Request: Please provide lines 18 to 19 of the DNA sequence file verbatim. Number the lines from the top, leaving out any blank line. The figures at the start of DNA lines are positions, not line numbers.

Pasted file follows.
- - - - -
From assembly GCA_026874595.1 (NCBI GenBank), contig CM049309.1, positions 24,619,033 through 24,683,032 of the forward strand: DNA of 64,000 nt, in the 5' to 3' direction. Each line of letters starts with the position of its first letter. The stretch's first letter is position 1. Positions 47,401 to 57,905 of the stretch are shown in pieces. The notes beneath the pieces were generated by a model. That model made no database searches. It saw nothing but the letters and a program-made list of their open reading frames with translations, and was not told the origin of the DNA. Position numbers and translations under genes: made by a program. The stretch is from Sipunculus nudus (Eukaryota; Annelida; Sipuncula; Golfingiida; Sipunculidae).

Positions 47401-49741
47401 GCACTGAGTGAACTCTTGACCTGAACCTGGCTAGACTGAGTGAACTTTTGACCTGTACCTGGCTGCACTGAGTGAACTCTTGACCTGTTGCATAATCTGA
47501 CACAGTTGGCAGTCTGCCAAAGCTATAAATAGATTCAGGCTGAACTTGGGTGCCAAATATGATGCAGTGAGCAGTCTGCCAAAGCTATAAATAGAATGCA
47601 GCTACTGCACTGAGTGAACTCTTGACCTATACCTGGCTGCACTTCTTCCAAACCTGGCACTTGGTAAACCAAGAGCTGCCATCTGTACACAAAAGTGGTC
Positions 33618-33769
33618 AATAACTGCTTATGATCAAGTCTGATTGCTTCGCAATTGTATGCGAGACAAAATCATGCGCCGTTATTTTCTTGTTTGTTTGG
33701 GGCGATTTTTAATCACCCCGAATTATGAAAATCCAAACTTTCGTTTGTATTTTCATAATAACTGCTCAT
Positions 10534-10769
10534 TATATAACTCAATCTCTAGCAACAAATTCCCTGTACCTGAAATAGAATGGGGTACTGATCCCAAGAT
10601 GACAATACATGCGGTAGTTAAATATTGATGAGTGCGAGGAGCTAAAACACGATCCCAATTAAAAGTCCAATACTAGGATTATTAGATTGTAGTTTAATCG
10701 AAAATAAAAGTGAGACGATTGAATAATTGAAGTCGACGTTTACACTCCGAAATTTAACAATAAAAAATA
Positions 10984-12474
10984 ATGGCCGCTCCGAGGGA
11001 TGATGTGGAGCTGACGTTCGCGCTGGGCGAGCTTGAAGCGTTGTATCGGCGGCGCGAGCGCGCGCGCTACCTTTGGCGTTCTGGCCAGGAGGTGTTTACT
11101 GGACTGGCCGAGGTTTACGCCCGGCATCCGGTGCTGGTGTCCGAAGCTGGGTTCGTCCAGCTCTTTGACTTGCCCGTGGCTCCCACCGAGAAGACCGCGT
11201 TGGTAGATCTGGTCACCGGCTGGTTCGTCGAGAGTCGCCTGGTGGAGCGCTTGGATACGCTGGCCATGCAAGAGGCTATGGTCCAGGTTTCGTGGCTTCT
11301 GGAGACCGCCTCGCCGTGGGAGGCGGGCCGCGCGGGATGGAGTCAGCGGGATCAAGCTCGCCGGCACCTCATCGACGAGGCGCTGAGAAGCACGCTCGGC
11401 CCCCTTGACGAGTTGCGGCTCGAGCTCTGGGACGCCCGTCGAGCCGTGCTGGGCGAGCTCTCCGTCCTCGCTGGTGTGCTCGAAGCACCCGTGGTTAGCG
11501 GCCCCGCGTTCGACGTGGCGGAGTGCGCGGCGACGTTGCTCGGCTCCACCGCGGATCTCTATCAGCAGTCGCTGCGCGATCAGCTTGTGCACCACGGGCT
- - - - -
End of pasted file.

11301 GGAGACCGCCTCGCCGTGGGAGGCGGGCCGCGCGGGATGGAGTCAGCGGGATCAAGCTCGCCGGCACCTCATCGACGAGGCGCTGAGAAGCACGCTCGGC
11401 CCCCTTGACGAGTTGCGGCTCGAGCTCTGGGACGCCCGTCGAGCCGTGCTGGGCGAGCTCTCCGTCCTCGCTGGTGTGCTCGAAGCACCCGTGGTTAGCG